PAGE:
Broward County Man Dies After One Day in Custody
March 12, 2022 Don Pumphrey, Jr. Criminal Defense Social Share
Broward County Man Dies After One Day in Custody Despite Defense Attorney’s Pleas
John Longo, a 72-year-old man from Broward County was charged with scamming an 86-year-old boat seller out of a $75,000 boat in the April of 2018. According to the charging document, Longo filed a title transfer with the Coast Guard claiming ownership of the boat before he paid the victim, and he failed to produce any evidence to show that he had withdrawn money to pay for the vessel.
The charges included one count of theft from persons 65 of age or older, in violation of Section 812.0145 of the Florida Statutes, a first-degree felony. He was also charged with one count of fraud relating to making a false statement on vessel application in violation of Section 328.05 of the Florida Statutes, a third-degree felony. Longo was found guilty and convicted on February 4. Broward Circuit Judge Tim Bailey ordered him into custody, and his defense attorney objected, requesting that Longo be kept out of jail pending his sentencing. This request was denied, and Longo was incarcerated for less than 24 hours before he passed away.
Basis for Objection
Longo’s attorney, Marco Quesada, filed multiple motions to stay the proceedings, or stop or suspend a proceeding or trial temporarily or indefinitely, due to Longo’s serious health issues including heart and lung disease. These ailments were never in question, and he showed up to his trial using an oxygen machine. To support his motions, Quesada submitted letters from the defendant’s pulmonologist and cardiologist outlining the defendant’s health problems, as well as the risk of him contracting COVID-19, and warned that he may not survive if he was put in custody.
Legal Community at Odds
Downward departures are when a judge sentences a defendant to less than the minimum sentence that is suggested by sentencing guidelines. Such departures take into account a variety of mitigating circumstances which are codified under Section 921.0026 of the Florida Statutes. These circumstances include but are not limited to the defendant’s age, family status, and the status of their physical and mental health. But why was Longo incarcerated despite doctors’ harrowing warnings and the mitigating circumstances of his case? Retired Broward County Circuit Judge Paul Backman touched on the balance of power and mercy that judges face when determining if a downward departure should be utilized, stating:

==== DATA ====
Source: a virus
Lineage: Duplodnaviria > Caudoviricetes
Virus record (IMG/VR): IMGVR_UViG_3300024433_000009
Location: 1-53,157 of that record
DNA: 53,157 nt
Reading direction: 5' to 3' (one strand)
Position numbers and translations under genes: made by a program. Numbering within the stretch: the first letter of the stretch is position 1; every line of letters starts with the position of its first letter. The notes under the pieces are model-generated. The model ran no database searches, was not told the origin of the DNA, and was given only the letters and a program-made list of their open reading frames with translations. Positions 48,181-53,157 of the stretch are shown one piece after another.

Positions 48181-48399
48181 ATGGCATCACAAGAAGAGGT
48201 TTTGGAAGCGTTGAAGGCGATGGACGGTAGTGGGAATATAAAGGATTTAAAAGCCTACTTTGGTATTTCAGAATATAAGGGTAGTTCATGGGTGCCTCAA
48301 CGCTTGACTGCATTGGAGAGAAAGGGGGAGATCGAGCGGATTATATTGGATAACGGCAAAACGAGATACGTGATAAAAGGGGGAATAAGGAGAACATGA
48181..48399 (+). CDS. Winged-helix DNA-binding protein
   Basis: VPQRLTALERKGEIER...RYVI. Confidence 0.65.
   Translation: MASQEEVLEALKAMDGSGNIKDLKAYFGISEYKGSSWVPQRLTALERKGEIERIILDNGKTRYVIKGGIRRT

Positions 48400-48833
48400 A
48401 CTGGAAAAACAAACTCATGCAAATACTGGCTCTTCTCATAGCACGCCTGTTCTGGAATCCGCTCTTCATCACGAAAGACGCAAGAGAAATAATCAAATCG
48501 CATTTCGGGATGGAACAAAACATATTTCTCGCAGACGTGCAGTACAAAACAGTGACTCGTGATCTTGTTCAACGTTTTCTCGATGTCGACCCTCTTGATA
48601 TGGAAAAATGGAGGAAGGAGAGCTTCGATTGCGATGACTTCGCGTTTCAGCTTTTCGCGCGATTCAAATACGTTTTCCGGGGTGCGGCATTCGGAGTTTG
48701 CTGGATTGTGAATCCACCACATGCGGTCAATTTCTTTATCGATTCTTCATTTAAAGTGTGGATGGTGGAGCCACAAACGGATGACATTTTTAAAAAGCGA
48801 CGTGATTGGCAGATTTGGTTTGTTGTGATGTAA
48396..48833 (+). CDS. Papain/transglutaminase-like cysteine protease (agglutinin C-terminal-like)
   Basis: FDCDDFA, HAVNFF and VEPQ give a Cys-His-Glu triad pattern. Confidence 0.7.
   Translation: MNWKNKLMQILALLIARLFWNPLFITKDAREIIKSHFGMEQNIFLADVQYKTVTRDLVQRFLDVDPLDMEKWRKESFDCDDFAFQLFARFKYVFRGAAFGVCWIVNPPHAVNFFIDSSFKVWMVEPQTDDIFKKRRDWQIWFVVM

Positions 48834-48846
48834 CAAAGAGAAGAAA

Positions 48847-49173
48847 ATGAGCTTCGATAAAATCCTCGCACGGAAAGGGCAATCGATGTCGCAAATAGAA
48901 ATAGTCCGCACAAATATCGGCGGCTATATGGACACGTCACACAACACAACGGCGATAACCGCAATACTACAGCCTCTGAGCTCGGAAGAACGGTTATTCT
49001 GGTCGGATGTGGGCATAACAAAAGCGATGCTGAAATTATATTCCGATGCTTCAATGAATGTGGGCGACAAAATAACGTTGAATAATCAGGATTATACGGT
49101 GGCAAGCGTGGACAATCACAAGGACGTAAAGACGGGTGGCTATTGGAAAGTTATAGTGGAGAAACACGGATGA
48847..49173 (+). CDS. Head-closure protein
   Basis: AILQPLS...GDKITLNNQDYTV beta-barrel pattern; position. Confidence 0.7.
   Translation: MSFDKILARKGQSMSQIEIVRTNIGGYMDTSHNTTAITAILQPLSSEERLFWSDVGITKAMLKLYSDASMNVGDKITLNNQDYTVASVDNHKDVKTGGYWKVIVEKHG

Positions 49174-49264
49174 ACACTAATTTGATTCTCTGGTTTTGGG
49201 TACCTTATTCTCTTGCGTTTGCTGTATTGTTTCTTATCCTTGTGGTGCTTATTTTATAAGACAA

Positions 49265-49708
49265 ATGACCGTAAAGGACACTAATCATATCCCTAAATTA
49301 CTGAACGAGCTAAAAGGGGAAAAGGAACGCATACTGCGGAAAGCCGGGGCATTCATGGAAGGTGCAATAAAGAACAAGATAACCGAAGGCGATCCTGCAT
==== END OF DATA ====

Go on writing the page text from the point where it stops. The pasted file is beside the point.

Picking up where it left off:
After a while a judge gets a good feel for what is and is not worthy of consideration. If you let someone out and they victimize someone else, it’s the judge’s name that’s going to be on the front page of the newspaper.
Backman and other legal officers argue that Judge Bailey likely had no other option but to send Longo to jail, however, his defense attorney and other defense attorneys adamantly disagree. There is no doubt that Judge Bailey had a lot of facts to consider when coming up with his decision. For one, this was not Longo’s first encounter with the law, as his criminal record began in 1987 when he was convicted of 18 counts of grand theft. His record also includes convictions for burglary and fraud, with his most recent conviction having taken place in 2004. These past convictions are all considered when determining Longo’s “score.” Felony cases in Florida have used the scoresheet system since 1983. This system assigns a point value to charges depending on their severity, and once the total points are calculated, and if the points total to less than 44, a judge is not forced to impose incarceration. However, if the points total above 44, a minimum prison sentence will be determined. Although sentencing for Longo had not been scheduled, his score would have amounted to a sentence of 62 months when factoring in his prior convictions. To read more about Florida sentencing guidelines, visit our blog post here.
Quesada argued that this was an avoidable outcome, stating, “[w]e were talking about an economic crime, no weapons involved. It should have been a case resolved in Civil Court.” The newly elected president of the Broward Association of Criminal Defense Lawyers echoed Quesada’s sentiment, stating that Longo’s death “underscores a need to give judges more leeway in deciding when to jail a convicted defendant,” as in this case, Judge Bailey’s hands were tied.
Written by Sarah Kamide